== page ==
The UN Committee on the Rights of Persons with Disabilities adopted the final version of its "Concluding observations on implementation in Germany" on 13 May 2015. This document, which brings the review procedure to a close, revealed problems, raised points of criticism and formulated recommendations for Germany. Although the Concluding Observations are not themselves legally binding, they do point the way forward for further implementation of the Convention by prioritizing certain substantive aspects within the binding framework of the UN CRPD.
The National CRPD Monitoring Mechanism has analysed and evaluated the Concluding Observations:
After a brief section highlighting positive aspects of the implementation in Germany (see paragraph 4), the Committee raises a great many points of concern and formulates recommendations on how Germany should improve CRPD implementation, noting particular aspects it should take into account in doing so (paragraphs 5–62). In the final section of the document, the Committee discusses measures to be taken to follow up on and disseminate the Concluding Observations (paragraphs 63-67).
Among other actions, the Committee recommends that Germany do the following:
Elements raised in the recommendations that are relatively new with respect to the discussion in Germany are an inclusive emergency call system and disaster risk reduction (paragraph 24), as well as the strong emphasis on the perspective of persons with migration backgrounds and refugees.
With regard to inclusion, the Committee called on Germany to make it easier for persons with disabilities to live independently in their communities (paragraph 42(b)) rather than retain dual structures in the spheres of education, housing and employment. This specifically includes but is not limited to scaling down the number of segregated schools (paragraph 46(b)) and gradually phasing out sheltered workshops in favour of employment in the primary labour market (paragraph 50(b)).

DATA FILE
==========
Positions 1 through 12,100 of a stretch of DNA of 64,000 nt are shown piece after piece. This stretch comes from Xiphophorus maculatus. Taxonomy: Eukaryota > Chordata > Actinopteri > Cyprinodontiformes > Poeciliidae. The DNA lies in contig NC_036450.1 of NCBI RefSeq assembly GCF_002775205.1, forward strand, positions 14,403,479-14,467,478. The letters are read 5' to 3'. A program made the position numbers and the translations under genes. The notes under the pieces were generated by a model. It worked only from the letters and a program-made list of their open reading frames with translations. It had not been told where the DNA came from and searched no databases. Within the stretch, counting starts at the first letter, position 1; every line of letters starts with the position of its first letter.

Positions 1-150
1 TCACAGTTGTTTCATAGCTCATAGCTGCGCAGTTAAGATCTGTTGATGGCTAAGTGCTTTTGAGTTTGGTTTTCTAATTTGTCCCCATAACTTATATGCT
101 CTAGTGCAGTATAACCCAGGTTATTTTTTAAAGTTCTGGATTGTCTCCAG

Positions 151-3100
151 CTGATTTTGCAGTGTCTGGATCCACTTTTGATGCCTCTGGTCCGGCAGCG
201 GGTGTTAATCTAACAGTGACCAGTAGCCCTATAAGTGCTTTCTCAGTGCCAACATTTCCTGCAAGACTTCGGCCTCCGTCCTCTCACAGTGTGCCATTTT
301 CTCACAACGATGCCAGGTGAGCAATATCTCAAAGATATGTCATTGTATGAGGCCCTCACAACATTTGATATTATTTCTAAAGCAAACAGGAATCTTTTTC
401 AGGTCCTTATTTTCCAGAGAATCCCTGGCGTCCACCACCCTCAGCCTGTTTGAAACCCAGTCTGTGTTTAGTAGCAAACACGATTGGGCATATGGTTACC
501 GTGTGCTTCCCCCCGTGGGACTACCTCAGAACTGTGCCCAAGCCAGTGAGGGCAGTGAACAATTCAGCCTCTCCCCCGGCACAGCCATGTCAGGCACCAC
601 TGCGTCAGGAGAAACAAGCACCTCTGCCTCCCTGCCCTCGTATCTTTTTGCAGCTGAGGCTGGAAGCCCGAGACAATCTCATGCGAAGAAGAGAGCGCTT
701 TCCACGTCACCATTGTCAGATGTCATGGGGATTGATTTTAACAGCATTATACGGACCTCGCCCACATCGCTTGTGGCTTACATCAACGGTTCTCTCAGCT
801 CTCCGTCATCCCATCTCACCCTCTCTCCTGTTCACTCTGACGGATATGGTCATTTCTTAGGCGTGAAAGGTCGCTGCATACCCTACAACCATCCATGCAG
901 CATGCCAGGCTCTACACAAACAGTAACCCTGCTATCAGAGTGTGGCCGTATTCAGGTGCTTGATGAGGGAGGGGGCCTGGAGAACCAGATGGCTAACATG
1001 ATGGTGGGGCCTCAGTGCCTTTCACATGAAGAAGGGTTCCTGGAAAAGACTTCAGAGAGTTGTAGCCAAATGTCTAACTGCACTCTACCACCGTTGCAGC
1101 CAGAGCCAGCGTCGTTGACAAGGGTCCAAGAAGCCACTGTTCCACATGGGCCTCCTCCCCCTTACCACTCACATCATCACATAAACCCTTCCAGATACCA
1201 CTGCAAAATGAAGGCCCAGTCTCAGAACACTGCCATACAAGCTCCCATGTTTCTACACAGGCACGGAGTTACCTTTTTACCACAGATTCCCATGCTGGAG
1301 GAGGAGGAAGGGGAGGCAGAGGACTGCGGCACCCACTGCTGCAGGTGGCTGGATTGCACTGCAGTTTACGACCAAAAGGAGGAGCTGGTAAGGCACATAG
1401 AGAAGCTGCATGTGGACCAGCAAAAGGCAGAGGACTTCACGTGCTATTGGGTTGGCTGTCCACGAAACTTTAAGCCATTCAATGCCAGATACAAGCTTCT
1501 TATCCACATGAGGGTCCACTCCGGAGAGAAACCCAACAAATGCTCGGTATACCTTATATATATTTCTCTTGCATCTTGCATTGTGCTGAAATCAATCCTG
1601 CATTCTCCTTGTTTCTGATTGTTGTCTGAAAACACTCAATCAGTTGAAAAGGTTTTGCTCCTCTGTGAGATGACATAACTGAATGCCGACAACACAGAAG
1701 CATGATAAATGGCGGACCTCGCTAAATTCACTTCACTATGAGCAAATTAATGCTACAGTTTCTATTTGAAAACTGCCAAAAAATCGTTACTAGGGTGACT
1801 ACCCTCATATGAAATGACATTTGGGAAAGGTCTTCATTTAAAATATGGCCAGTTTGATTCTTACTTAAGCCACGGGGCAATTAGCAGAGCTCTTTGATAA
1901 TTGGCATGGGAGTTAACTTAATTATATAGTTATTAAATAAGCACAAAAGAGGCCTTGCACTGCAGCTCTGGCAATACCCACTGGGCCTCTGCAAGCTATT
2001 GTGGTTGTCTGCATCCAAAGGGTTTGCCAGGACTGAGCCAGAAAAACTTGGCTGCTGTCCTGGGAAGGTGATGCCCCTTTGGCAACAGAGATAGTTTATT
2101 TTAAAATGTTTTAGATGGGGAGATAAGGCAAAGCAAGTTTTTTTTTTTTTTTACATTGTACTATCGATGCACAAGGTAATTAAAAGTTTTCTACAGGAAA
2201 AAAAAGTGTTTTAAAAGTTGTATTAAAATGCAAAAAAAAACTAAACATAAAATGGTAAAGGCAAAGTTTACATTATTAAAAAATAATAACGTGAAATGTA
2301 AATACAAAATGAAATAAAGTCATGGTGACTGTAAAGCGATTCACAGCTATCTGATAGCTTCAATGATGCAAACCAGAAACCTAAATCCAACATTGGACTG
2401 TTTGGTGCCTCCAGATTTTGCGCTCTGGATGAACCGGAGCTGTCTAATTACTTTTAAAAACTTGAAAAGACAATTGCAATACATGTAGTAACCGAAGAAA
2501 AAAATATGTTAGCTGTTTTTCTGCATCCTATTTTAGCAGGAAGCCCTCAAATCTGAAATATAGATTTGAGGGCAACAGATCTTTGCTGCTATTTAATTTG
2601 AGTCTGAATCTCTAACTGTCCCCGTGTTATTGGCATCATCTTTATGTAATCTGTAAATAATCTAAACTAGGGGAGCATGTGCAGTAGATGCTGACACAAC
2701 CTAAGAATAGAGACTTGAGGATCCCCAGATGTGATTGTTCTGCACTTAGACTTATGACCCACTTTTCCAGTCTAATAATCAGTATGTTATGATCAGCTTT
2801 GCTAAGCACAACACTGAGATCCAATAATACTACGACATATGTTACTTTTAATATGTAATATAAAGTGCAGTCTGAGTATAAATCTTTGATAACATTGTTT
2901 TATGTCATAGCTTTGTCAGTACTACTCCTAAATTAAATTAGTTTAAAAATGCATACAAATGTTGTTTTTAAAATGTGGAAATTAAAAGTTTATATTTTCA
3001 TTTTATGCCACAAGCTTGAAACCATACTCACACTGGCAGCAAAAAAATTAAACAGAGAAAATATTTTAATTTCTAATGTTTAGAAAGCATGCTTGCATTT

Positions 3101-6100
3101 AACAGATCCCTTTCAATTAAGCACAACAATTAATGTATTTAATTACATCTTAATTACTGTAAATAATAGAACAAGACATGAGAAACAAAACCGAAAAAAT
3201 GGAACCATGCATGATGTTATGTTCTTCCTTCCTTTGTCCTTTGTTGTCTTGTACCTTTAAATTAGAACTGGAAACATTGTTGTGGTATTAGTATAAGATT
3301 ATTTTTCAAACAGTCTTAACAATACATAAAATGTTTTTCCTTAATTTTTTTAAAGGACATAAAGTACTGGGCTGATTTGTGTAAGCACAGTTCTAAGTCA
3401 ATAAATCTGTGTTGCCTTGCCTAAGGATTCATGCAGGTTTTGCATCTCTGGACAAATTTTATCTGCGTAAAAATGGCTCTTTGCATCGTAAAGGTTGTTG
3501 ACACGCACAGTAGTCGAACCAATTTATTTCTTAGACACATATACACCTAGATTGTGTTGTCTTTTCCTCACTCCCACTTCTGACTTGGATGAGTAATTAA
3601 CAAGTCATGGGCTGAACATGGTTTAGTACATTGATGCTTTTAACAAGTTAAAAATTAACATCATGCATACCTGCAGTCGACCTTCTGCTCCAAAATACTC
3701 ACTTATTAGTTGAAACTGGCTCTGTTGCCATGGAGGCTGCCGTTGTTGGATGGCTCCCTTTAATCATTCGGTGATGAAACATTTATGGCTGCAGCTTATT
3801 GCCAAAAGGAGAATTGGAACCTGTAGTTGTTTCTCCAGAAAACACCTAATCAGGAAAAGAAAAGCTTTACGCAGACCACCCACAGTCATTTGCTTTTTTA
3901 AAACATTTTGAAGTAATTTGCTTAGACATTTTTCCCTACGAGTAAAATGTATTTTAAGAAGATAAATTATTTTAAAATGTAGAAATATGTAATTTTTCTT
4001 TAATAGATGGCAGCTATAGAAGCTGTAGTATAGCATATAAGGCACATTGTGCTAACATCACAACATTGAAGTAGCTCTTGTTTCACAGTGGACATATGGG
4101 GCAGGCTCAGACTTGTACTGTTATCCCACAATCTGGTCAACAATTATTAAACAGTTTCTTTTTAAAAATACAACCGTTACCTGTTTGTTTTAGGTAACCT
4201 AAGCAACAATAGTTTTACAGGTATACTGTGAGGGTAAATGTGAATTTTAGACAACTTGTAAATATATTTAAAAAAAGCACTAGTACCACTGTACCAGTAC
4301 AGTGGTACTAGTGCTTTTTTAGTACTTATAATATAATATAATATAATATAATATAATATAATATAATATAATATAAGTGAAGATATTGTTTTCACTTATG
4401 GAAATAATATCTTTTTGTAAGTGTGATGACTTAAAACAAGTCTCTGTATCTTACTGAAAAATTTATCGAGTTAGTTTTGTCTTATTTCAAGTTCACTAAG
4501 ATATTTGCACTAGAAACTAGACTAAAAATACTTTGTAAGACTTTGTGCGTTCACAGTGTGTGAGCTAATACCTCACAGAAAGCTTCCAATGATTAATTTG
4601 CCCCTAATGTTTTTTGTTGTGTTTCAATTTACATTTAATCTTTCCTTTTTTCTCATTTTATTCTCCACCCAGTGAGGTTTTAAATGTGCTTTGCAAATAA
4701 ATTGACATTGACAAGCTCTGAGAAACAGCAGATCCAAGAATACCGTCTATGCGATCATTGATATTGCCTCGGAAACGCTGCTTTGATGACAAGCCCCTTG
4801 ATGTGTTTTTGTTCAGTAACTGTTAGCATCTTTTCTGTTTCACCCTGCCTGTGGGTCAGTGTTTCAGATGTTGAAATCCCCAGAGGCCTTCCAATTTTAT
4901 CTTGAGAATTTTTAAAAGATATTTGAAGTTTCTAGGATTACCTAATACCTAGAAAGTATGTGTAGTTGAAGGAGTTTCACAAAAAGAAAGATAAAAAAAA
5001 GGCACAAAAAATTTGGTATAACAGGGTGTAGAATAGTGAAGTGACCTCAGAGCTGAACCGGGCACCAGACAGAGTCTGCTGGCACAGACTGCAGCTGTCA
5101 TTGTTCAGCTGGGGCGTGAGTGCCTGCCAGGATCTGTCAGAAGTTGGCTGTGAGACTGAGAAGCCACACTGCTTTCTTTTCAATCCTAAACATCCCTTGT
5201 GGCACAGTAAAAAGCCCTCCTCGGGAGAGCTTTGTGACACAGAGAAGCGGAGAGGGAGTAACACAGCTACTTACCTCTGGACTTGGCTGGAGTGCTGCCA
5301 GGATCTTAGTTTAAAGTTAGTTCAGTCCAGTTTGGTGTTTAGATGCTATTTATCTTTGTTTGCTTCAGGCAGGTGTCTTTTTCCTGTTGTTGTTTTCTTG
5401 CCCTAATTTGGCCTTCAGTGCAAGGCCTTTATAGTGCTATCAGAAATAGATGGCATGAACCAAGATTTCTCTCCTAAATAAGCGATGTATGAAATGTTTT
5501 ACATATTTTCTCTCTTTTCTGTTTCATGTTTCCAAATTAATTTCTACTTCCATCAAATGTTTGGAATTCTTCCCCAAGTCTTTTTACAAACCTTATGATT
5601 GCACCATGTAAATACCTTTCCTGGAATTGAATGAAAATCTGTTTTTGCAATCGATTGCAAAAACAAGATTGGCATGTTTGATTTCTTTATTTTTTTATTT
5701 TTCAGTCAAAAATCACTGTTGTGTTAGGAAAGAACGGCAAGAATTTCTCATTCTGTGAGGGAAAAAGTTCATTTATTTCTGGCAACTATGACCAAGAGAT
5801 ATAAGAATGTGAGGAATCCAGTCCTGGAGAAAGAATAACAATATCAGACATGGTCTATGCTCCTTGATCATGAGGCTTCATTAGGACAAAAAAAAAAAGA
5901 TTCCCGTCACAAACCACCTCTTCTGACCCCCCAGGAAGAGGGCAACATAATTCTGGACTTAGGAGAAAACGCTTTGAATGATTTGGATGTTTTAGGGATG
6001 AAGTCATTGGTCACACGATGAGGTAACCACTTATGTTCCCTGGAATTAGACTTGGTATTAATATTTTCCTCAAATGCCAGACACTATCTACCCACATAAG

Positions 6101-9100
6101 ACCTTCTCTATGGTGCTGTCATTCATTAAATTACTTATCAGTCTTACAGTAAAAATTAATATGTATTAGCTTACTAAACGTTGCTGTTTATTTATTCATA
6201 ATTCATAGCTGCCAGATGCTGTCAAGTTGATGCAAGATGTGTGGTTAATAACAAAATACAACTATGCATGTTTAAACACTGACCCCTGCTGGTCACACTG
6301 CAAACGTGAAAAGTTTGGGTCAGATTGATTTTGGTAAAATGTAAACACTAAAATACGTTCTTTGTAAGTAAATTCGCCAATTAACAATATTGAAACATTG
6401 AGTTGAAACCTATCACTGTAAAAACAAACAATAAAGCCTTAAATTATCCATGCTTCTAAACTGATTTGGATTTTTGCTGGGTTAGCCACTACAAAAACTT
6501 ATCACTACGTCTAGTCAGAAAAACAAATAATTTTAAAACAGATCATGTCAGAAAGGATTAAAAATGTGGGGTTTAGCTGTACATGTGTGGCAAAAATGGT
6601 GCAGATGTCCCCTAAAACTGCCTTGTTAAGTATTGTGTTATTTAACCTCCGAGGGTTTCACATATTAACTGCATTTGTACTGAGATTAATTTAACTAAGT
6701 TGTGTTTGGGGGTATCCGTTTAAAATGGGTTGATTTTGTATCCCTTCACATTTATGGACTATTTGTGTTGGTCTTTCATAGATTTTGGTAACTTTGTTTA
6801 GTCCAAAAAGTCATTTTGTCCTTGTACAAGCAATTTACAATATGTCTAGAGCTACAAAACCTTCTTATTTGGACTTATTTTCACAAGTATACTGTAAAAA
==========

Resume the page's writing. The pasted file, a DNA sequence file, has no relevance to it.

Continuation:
The Committee devotes particular attention to protection of the right to integrity of the person. It calls for strengthening protections against violations of physical and mental integrity for women and girls (paragraph 36), older persons in long-term care (paragraph 34), and intersex children (paragraph 38(d)). The rights of persons with psychosocial disabilities and the structural prerequisites for inclusion are major focuses in the document as a whole though.
More than one of the recommendations testify to the Committee’s concern that Germany is having difficulty respecting the rights of persons with psychosocial disabilities. The Committee recommends banning the use of physical and chemical restraints in institutions for persons with disabilities (paragraph 34(b)), for example. It also points out that psychiatric treatments and services must always be performed on the basis of free and informed consent (paragraph 38(b), supported by paragraph 48).
In April 2016, Germany submitted information on measures taken to implement the Committee's recommendations to strengthen protection of women and girls against violence (paragraph 36). Germany is be expected to submit its next periodic report by no later than 24 March 2019 (paragraph 67).
The Committee's Concluding Observations elucidate the wide range of tasks that Germany must tackle to continue implementing the rights of persons with disabilities in a consistent manner. The Committee succeeds in this context in taking due account of the complexity of German federalism, while also addressing the different levels of government – federal, Länder and local authorities – and identifying activities associated with the three different branches of government (legislative, executive and judiciary).
The wide-ranging character of state obligations makes it clear that implementation of the rights of persons with disabilities is a task for every domain of state authority.
The Concluding Observations provide Germany with an excellent opportunity to clarify social policy issues that have been the subject of controversy here in recent years. The Committee's recommendations constitute the basis and the framework for guiding policy and state action in the coming years.